“One country, two systems” is a pioneering initiative that has no precedent, President Xi said at the celebration of the 20th anniversary of Hong Kong’s return to the motherland and the inaugural ceremony of the fifth-term SAR government in 2017.
The application of the principle, widely believed to be generally smooth and successful, has met “some new developments and new issues”.
One of the latest references to the new issues is the months-long unrest that has rocked the city since June 9. The turmoil, sparked by an extradition law amendment bill, has turned into an anti-government movement, with some blatantly challenging the “one country, two systems” principle.
The solution, as foretold by Xi, is for Hong Kong to improve its systems to uphold national sovereignty, security and development interests. It needs to enhance education and raise public awareness of the history and culture of the Chinese nation, he elaborated in the speech.
Nevertheless, the “one country, two systems” arrangement gave rise to many of the nation’s groundbreaking ventures by Hong Kong enterprises, including the Zhongshan Hot Springs Resort, the first hotel funded by overseas capital, and its first joint venture — Beijing Air Catering.
Capitalizing on the booming manufacturing industry on the mainland, Hong Kong, the former fishing port, evolved from low-end manufacturing into a top-of-the-line service-oriented economy.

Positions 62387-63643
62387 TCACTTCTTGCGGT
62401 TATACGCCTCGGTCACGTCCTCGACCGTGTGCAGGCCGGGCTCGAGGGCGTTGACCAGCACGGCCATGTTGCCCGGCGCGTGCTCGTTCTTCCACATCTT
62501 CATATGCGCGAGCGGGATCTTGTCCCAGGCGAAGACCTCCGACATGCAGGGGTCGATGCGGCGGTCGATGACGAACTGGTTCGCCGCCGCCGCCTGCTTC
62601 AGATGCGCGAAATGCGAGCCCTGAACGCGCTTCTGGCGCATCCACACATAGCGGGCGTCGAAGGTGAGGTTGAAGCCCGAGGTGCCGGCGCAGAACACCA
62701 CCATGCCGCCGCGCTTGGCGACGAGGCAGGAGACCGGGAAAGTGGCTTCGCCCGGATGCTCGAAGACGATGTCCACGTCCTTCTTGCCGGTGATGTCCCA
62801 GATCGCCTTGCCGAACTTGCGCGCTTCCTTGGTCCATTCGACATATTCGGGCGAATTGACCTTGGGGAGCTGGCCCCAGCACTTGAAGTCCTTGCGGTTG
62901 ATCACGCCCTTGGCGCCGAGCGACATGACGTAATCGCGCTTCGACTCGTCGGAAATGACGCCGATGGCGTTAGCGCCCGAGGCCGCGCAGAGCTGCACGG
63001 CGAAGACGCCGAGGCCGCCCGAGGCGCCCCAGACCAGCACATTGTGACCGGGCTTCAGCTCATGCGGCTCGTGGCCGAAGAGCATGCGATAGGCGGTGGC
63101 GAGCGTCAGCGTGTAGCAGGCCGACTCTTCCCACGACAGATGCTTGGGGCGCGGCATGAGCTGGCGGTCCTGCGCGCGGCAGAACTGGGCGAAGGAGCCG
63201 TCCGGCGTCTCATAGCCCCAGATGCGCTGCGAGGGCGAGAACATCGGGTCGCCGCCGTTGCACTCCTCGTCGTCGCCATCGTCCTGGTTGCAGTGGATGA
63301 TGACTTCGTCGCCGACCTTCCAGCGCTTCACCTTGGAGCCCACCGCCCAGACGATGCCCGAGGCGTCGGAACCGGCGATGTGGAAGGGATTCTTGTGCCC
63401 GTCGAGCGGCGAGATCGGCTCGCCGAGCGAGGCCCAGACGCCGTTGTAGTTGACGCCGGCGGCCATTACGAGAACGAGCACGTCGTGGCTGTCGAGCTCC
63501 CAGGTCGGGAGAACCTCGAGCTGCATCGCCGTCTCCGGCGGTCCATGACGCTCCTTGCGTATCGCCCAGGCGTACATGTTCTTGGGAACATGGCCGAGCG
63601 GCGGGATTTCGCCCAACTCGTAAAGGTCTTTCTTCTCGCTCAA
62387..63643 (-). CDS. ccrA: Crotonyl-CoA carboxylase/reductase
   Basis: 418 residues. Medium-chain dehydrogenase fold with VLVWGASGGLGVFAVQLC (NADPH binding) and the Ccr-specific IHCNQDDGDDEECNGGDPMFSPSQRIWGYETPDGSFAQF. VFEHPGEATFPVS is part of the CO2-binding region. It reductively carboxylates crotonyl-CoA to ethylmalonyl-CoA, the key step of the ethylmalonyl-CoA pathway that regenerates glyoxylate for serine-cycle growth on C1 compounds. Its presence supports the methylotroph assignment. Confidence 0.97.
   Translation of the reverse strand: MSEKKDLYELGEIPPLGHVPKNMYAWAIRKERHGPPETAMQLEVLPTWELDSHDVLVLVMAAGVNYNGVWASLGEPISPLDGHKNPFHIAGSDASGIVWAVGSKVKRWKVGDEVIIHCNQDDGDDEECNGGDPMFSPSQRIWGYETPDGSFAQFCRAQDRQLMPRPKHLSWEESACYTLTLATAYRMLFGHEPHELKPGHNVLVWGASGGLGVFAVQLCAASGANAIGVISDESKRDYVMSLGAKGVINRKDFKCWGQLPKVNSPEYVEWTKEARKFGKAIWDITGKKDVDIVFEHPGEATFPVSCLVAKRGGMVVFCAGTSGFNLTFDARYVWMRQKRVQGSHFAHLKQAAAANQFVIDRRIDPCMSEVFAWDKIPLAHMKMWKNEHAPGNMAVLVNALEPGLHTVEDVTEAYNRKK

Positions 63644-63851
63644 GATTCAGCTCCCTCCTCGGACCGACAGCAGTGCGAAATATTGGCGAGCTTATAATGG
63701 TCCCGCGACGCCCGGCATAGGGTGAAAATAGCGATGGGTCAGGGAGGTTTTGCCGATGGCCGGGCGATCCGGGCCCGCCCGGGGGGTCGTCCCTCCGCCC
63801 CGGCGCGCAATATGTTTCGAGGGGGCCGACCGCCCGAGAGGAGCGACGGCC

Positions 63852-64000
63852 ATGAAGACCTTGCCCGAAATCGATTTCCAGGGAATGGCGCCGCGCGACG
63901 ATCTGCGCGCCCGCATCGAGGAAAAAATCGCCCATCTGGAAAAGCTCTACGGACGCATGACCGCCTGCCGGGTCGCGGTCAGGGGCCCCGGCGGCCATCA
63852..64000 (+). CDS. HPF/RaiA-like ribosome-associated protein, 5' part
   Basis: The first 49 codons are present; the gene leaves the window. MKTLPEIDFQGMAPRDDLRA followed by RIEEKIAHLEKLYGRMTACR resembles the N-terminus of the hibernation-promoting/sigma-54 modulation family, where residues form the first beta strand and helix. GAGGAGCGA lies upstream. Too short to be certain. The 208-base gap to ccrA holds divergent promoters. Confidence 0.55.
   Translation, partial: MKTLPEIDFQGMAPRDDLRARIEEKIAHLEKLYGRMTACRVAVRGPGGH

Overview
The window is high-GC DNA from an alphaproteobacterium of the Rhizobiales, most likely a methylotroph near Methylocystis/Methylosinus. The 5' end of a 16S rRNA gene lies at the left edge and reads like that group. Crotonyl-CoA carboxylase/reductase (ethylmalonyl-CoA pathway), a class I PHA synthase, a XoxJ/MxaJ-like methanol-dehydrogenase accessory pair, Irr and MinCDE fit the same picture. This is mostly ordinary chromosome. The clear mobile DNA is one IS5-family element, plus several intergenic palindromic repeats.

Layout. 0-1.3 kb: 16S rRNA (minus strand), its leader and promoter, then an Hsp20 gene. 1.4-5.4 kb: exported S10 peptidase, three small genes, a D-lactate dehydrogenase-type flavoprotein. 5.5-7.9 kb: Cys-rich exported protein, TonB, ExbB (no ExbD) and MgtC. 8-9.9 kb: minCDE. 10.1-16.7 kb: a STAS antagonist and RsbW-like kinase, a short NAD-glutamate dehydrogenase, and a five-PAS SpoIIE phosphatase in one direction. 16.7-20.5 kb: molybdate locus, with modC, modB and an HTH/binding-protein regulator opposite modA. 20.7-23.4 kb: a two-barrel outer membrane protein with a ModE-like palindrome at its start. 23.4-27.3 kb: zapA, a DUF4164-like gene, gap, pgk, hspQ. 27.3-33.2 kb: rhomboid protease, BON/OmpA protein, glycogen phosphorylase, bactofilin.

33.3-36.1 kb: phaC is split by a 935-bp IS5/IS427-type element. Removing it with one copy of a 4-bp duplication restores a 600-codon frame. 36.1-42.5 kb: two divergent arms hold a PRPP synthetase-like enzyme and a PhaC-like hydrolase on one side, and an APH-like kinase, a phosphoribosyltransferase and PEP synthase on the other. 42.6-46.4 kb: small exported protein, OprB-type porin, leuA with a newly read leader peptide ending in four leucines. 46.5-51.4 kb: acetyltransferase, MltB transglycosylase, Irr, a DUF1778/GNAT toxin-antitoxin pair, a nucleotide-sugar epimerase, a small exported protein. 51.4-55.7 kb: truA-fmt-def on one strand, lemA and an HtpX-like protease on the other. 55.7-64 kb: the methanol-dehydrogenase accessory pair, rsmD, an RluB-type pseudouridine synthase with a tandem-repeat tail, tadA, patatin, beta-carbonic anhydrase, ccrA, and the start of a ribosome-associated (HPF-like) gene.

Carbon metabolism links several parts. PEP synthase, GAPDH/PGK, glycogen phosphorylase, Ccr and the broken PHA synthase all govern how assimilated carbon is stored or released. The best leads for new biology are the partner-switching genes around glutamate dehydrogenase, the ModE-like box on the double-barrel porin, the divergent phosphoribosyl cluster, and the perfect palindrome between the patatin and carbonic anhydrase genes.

“This paved the way for Hong Kong’s successful transformation into an important bridge linking the mainland and the global market, and enabled Hong Kong to establish and reinforce its present position as an international commercial, logistics, shipping, financial and professional service center,” said Hong Kong Chief Executive Carrie Lam Cheng Yuet-ngor in October 2018.
The development route of Hong Kong can also be viewed through the career trajectory of Wong Ting-chung, chairman and chief executive of Nameson Holdings. The textile tycoon was able to turn his six-member family workshop into a listed company engaged in many sectors.
Wong credits his success to the reform and opening-up and the fast-taking-shape Belt and Road Initiative.
Established in 1990, the company, with a peak employee of 14,000, was first relocated in Dongguan and Huizhou in 1992 and relocated again to Vietnam and Cambodia, two countries involved in the BRI.
The grand vision, inaugurated by President Xi in 2013, aims to enhance trade and economic integration across Asia, Europe and Africa, covering some 65 countries and regions.
The BRI promises larger and more lucrative markets for Hong Kong. It also sent out a clarion call to more traditional Hong Kong enterprises, that it was time to modernize and improve their competitiveness or risk being left behind, Wong said.
A turning point has been reached in the reform and opening-up, said Choi. In the next 40 years comes the time when Hong Kong and Macao must focus on helping home-grown companies from the mainland to break into the world markets, to assist them to transform and upgrade.